US Sending Another $400 Million Security Package


By C. Todd Lopez

Missiles for the HAWK air defense system, along with four Avenger air defense systems and Stinger missiles are headed to Ukraine as part of a presidential drawdown authority security assistance package worth up to $400 million, the Defense Department announced Thursday.

Due to Russia’s continuing air attacks on Ukrainian infrastructure, additional air defense capabilities are critical, said Deputy Pentagon Press Secretary Sabrina Singh during a briefing Thursday. 

“The HAWK missiles, which will be refurbished using Ukraine Security Assistance Initiative funds, will complement Spain’s recent commitment of HAWK launchers to help Ukraine meet this threat,” she said. “The Avenger short-range air defense systems will also provide Ukraine with capability to protect Ukrainian troops and critical infrastructure against unmanned aerial systems and helicopters.” 

As part of this drawdown, Singh said, the U.S. will provide Ukraine with an unspecified number of HAWK missiles from its own inventory, but that those missiles would first need to be refurbished. That refurbishment will be done using funds from the Ukraine Security Assistance Initiative. Once those missiles are refurbished, they will then be paired with HAWK system launchers that have been provided by Spain.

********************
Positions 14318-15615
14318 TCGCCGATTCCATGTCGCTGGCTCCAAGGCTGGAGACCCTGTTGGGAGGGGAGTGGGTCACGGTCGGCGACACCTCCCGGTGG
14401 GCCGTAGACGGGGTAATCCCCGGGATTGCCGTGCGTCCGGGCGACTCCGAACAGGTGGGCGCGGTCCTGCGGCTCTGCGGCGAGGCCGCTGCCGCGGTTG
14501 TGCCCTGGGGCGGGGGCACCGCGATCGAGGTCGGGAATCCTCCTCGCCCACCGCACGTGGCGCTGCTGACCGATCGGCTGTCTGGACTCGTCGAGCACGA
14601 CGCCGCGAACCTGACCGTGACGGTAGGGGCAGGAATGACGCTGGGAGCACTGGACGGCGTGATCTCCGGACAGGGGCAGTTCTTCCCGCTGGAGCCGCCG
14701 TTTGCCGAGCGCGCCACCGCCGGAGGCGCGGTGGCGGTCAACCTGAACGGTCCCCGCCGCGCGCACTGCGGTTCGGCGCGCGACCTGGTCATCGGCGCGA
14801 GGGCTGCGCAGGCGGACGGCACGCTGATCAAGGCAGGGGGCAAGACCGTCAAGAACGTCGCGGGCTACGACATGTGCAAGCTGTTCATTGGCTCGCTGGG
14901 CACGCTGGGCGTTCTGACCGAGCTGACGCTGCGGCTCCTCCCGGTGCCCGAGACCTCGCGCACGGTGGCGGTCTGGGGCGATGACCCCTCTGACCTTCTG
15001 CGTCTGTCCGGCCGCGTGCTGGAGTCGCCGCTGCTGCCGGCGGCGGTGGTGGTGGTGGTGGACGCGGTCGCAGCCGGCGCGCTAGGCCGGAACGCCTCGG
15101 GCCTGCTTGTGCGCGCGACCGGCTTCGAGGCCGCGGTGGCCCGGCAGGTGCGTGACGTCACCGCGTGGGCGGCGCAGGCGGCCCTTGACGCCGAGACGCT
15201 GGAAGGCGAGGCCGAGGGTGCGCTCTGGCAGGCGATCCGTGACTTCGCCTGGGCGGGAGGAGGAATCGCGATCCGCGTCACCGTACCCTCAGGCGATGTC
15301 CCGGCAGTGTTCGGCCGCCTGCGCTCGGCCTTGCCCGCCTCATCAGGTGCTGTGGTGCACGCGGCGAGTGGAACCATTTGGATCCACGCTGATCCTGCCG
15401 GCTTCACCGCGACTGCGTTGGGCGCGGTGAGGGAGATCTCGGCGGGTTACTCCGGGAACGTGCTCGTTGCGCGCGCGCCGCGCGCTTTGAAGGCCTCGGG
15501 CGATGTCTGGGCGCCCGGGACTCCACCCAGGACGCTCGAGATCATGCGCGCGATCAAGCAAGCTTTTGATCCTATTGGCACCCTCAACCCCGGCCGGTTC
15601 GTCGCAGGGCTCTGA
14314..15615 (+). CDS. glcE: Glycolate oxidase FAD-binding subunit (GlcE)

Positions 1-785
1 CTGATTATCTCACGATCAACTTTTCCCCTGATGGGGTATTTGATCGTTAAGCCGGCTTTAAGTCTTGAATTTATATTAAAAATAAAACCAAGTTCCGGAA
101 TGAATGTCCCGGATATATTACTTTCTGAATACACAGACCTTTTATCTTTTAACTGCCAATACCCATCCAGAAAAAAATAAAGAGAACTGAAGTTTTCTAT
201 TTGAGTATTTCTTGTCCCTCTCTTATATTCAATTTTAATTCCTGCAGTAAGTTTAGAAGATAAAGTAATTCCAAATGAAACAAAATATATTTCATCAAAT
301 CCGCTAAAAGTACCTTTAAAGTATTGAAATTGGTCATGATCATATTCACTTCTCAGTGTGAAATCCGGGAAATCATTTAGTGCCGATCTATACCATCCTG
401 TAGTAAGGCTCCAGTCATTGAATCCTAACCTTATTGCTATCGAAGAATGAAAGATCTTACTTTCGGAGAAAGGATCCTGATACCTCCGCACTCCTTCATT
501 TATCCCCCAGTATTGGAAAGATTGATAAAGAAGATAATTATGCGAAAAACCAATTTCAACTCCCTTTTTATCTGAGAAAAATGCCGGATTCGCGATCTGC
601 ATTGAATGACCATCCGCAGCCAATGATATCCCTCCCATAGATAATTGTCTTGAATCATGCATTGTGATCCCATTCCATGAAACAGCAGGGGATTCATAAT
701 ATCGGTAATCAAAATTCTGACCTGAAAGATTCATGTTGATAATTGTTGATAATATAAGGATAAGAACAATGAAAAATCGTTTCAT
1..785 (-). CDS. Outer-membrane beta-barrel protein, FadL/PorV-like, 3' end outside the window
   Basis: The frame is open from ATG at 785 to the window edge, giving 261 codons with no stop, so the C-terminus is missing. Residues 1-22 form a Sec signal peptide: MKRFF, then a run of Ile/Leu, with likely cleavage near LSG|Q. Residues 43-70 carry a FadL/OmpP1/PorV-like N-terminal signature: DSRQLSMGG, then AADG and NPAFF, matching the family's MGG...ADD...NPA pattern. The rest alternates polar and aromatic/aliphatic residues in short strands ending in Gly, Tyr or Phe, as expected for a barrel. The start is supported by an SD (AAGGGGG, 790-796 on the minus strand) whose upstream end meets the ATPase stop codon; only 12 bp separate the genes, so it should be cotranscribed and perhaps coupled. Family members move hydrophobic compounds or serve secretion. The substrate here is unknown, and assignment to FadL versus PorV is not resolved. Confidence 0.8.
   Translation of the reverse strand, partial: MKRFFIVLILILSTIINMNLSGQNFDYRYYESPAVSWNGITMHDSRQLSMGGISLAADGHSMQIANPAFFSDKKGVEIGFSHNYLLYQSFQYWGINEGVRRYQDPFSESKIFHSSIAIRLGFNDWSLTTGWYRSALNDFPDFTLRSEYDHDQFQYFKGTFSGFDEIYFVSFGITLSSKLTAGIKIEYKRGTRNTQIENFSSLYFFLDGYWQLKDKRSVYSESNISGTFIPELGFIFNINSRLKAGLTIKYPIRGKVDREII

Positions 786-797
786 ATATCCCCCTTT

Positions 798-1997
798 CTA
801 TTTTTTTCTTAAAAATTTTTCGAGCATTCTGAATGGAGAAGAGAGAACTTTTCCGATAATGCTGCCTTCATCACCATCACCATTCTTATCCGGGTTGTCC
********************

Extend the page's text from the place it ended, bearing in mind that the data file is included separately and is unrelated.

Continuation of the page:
The Avenger air defense systems, which use Stinger missiles, is a capability the U.S. has not previously provided to the Ukrainians.

“These are mobile, short-range air defense systems that can … protect against cruise missiles, helicopters [and] unmanned aerial systems,” she said. “They’re shorter in range, but with some of the additional capabilities that we and Spain and others have provided, like the HAWK missiles. This is something [that] I think fits in well with some of the capabilities that [the Ukrainians] are already using on the battlefield.” 

The addition of the Avenger system to what the U.S. is providing to Ukraine comes after consultation with the Ukrainians on what they need in their fight against the Russians, Singh said.

“We discuss with them what they need in this fight. We assess what we can provide and what makes the most sense. This was a request that fulfilled a need … that they wanted,” she said. “I think this is an air defense system that’s going to complement the other air defense systems that not just the U.S. has provided, but other countries as well.” 

The total list of equipment in the latest security assistance package also includes: 

  • Ammunition for the High Mobility Artillery Rocket System
  • 21,000 155 mm artillery rounds
  • 500 precision-guided 155 mm artillery rounds
  • 10,000 120 mm mortar rounds
  • 100 High Mobility Multipurpose Wheeled Vehicles, or Humvees
  • 400 grenade launchers
  • Small arms, optics and more than 20,000,000 rounds of small arms ammunition
  • Demolition equipment for obstacle clearing
  • Cold weather protective gear 

Singh also told reporters that next week, Secretary of Defense Lloyd J. Austin III will host the seventh meeting of the Ukraine Defense Contact Group.

“This meeting will be hosted virtually, here at the Pentagon, and will allow for the secretary and ministers of defense from nearly 50 countries to discuss efforts to supply Ukraine with the means to defend its sovereignty from further Russian aggression,” Singh said. 

Since the beginning of Russia’s unprovoked invasion of Ukraine on February 24, the United States has committed more than $18.6 billion in security assistance.

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